How to clean your hamster cage

How to Clean Your Hamster Cage – Owner’s Guide

Despite the fact that hamsters are excellent first pets, it still takes a lot of time and effort to ensure that they have long, healthy lives. New hamster parents may not be familiar with some aspects of care, such as grooming and cleaning the hamster’s home. You need to know how to clean your hamster cage.

How to clean your hamster cage

Daily Cleaning of the hamster’s cage

Keeping your hamster’s bathroom clean and stocked with new food and water should be a daily ritual. It is common for hamsters to discharge themselves in one or two cage regions. It’s easy to tidy up this little “bathroom” nook. 

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A scoop or a gloved hand may scoop up any filthy material from the cage and dispose of it in a trash bag. Clean bedding should be used to replace the old. The dishes your pet uses to drink and eat from should be washed on a regular basis. Your hamster won’t eat or drink contaminated food or water if you maintain these areas clean. This will avoid the buildup of hazardous germs or bacteria.

Weekly Cleaning of the hamster’s cage

Keep your hamster’s cage clean and safe by changing the bedding once a week or as needed. If you detect a strong ammonia smell, the bedding seems more filthy than normal, or if you are keeping multiple hamsters together, you may need to thoroughly clean more often.

Instructions to clean hamster’s cage

  1. Transfer Hamster to a Safe Place

Move your hamster out of his or her cage when you’re ready to clean, such as in a pet carrier or hamster ball. To avoid hurting your pet, your hamster may run past while you clean up the mess or refill the food dish.

You may also read: How to Bathe Hamsters.

Preparation is key, so gather your cleaning products ahead of time and make sure they are safe. You may use mild soap and warm water or solutions designed particularly for tiny pet habitats from your local pet shop. Using full-strength bleach is a no-no!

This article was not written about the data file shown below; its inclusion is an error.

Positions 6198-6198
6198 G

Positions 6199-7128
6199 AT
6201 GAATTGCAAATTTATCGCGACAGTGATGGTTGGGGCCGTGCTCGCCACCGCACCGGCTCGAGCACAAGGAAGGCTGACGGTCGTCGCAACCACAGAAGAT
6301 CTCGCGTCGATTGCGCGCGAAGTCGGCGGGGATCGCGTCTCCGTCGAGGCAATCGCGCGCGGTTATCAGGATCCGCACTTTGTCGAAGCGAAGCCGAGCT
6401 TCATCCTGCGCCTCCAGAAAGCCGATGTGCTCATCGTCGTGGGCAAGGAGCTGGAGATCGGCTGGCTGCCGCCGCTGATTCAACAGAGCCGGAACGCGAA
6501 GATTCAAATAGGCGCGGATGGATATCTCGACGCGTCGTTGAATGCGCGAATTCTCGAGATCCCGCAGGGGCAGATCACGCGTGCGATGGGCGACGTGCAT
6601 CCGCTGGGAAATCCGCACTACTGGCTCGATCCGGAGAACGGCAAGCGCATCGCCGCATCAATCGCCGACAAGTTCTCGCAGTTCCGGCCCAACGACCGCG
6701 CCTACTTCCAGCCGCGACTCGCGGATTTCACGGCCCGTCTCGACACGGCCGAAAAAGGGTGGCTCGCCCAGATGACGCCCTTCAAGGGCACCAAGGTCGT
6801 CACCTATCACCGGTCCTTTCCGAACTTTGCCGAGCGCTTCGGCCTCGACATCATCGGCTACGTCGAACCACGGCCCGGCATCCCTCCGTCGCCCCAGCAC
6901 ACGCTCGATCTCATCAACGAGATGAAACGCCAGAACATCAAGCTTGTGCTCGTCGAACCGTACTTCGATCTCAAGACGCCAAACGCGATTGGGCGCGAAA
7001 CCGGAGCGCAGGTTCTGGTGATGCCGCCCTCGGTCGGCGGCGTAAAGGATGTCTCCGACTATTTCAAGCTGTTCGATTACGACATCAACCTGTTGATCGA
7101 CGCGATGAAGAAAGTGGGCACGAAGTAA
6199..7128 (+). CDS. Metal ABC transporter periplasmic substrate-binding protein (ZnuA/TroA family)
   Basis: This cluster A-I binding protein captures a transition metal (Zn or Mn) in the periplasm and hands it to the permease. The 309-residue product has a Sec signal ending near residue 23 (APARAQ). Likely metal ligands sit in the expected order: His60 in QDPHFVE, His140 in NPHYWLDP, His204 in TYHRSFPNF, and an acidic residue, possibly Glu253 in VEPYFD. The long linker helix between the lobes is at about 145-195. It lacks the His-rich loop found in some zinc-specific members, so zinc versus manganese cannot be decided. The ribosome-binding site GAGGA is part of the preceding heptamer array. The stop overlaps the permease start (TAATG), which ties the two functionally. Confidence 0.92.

1. Empty the Cage

Afterward, remove all the bedding and dispose of the waste. To ensure a new start and a clean environment, even if part of the bedding seems clean at first glance, it is recommended practice to replace all of the bedding regularly.

Toys, food, and water dishes should also be removed. Sooty bedding or food particles will not be able to accumulate beneath things.

  1. Thoroughly Wash the Cage

Use mild soap and warm water or a cage cleaning solution to clean the empty enclosure. If you don’t want to use soap, you may instead use vinegar to clean the cage, but be sure to rinse away any vinegar residue afterward properly.

Take the cage apart if you have a hamster, depending on the sort of cage you have. This way, you can clean every part of the house without having to deal with small doors or access points.

  1. Wash All Accessories

Toys, wheels, tunnels, and bowls must be cleaned, and your hamster’s cage. As a result, urine, feces, and germs may be found in the cracks of tunnels, behind dishes, or on the surface of toys. This has to be taken into consideration.